Let's Get Involved
Nigeria’s literary icon Chinua Achebe in his classic book “An Image of Africa” written in 1983 shares these provoking thoughts on Nigeria “…Whenever two Nigerians meet, their conversation will sooner or later slide into a litany of our national deficiencies. The “trouble with Nigeria” has become the subject of our small talk in much the same way that the “weather” is for the English. But there is a great danger in consigning a life and death issue to small talk. National bad habits are a serious matter, we resign ourselves to them at our own peril”.
I have spent the last fifteen years of my adult life building organizations, building people and trying very hard to build a good life for myself and my family. In these years I have written over 100 newspaper articles, posted and made an uncountable number of comments on social media, spoken on scores of TV and Radio Programs, delivered seminars and workshops to tens of thousands of people, written books and engaged my fellow Nigerians on how we can all work together to make Nigeria better, but I have come to the awful conclusion that in all this time, my life and my businesses have prospered, but I cannot really say the same about Nigeria. The problem of Nigeria still persists.
Ingo Walters, a Professor of Economics at New York University once commented about Nigeria and I para-phrase – “The Nigerian people keep shooting themselves in the foot because of the type of leaders they have… The Nigerian renaissance will take place, but only when forward-thinking Nigerians decide to act and do something about their country”. Rather than act, we talk, especially on social media, and with due respect, it seems that all we achieve most times is whining and complaining that doesn’t really move the needle of change. Clearly the biggest challenge to the Nigerian renaissance lies in the fact that forward-thinking Nigerians are too busy trying to build their own private empires and get out of the cycle of poverty so that they can live a better life and are not interested in getting involved in the process of determining who leads them across all levels or even getting involved in vying for political office itself. The result – we will continue to get the third-rate leaders that we deserve, and in spite of the personal progress we make, we will not make much progress as a society, because inevitably – the fish rots from the head.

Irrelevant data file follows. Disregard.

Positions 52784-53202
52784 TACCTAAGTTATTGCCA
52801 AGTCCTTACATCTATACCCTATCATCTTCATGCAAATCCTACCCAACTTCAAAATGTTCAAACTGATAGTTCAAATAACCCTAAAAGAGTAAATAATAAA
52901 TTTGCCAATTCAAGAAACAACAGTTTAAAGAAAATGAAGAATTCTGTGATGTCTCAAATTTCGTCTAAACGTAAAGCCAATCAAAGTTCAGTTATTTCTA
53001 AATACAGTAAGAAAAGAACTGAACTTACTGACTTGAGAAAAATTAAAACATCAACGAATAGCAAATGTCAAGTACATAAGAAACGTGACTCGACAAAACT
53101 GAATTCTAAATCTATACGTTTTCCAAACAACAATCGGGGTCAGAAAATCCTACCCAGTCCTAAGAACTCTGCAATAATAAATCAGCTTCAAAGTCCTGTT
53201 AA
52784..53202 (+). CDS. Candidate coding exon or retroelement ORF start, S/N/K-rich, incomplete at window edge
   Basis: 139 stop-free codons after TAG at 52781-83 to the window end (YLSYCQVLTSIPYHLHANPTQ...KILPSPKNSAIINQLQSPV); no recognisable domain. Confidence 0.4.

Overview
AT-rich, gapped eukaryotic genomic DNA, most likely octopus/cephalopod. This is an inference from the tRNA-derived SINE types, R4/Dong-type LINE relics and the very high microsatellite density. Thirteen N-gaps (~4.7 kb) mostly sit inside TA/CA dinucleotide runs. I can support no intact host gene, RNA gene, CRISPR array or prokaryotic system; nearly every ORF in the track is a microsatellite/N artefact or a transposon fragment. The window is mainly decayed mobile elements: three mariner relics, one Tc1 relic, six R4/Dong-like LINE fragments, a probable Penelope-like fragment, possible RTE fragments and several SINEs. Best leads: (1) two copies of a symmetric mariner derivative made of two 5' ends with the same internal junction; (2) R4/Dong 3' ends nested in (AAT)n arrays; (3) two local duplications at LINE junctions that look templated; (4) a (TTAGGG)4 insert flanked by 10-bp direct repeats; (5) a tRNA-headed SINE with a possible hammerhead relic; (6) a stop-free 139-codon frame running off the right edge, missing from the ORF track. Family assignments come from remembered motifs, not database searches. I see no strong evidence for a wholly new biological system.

Rev. Fr George Ehusani, in an article written in the build-up to the 2003 Elections asked the following critical questions which unfortunately are still relevant and remain largely unanswered by the forward-thinking people of Nigeria till today, a good 17 years later: Who are the aspirants to political office this time around? What are their antecedents? What kind of people were they in private life or public office? How have they performed in the various positions of responsibility they have held in the past? What measure of patriotism and sense of service have they demonstrated in their previous outings? What is their understanding of the common good? How do they hope to meet the challenge of national reconciliation and economic rejuvenation?
My clarion call is to all Nigerians who believe that they are forward-thinking (regardless of their tribe, religion, social or economic status) and are truly desirous of a better Nation and a better society for ourselves and our children. To all those who are truly fed-up with the status quo, including those who have benefitted from the Nigerian-factor, and those who may have even been neck-deep in perpetuating it and have decided to turn over a new leaf. I am challenging us to be audacious and do something beyond complaining and allowing a handful of over-experienced politicians and their thugs to hold us to perpetual ransom. It requires a number of philosophical paradigm shifts and specific actions including the following:
|Nigeria can be better|